In early 2009, liberals rushed passage of an 800-billion-dollar "stimulus," the first of the "we've-got-to-pass-it-to-see-what's-in it" deficit-and-debt-escalating bills, crafted by academic-elites, thinkers, not doers, trying, again, to jump-start the economy without ever dealing with a pay-roll or the endless other challenges, faced daily by actual business leaders, efforting productivity in the real-world. Said the smoke-and-mirrors brigade, instead of actually solving the crisis, let's throw several-hundred-billion at political supporters, and, if by chance, it also solves unemployment, declare victory. Result: The money disappeared, an untold number of the "chosen" cashed-in at tax-payer expense, and fed employment rose, while the private sector, the enemy of the state, lost even more jobs. An intentional mirage, repaying political debts, while escalating those of the nation.
Now, in the "pass this bill" speech, we're repeating the failed "spend our way to prosperity" lunacy, but this time, flushing just half the previous hundreds-of-billions into the nation's commode. While the Senate remains owned by the left, fiscal-reality rules the House, meaning that the, now revealed, huge tax-increases to pay for this charade, will be resisted.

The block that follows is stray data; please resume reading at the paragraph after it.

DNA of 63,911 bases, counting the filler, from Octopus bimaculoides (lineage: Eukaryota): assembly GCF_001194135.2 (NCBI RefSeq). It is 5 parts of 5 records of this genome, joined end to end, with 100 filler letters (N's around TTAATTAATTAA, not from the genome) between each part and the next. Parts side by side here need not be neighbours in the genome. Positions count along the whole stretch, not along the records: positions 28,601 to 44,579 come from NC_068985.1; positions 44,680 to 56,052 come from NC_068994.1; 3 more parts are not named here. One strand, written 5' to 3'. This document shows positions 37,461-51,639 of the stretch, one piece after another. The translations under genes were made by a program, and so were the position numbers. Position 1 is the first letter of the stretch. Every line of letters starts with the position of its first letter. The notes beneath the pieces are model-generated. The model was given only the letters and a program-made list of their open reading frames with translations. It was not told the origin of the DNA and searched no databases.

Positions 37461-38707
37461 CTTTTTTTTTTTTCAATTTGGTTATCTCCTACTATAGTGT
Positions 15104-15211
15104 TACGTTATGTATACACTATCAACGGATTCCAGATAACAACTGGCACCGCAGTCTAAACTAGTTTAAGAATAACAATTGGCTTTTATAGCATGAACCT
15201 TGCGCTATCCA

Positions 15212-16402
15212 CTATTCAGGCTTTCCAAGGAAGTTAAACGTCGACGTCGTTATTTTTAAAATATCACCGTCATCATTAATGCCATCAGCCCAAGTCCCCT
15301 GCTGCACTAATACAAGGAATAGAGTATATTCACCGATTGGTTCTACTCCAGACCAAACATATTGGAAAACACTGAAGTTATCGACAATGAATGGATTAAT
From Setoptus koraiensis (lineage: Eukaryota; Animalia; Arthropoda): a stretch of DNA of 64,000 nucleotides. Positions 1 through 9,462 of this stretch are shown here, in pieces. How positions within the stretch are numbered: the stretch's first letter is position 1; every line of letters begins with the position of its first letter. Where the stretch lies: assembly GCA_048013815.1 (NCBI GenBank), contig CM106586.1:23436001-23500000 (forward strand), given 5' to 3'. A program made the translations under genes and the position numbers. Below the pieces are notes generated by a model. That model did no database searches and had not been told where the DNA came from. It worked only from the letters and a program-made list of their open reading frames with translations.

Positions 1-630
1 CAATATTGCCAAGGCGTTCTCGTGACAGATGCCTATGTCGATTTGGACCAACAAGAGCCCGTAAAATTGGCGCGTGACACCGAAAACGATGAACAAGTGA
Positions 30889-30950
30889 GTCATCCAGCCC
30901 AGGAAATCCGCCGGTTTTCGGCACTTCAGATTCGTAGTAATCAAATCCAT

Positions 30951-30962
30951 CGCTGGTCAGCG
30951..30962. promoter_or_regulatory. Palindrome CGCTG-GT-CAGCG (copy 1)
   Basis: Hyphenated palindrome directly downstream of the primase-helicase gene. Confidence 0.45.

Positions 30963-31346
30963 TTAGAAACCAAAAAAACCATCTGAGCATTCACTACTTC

We've got to stop driving America's recovery with a learner's permit. The only thing shovel-ready is the economic organic-matter still being spread by the left. Long-term business incentives put people back to work. Suffocating regulations and short-term gimmicks do not. Stability leads to confidence, leads to consumer-demand, leads to growth, leads to jobs. D.C. must stop punishing productivity, stop its taxation class-warfare schemes, and get the heck out of the way. True recovery rests with the power of the private sector. Unshackled, our free enterprise system will, yet again, get us back on track.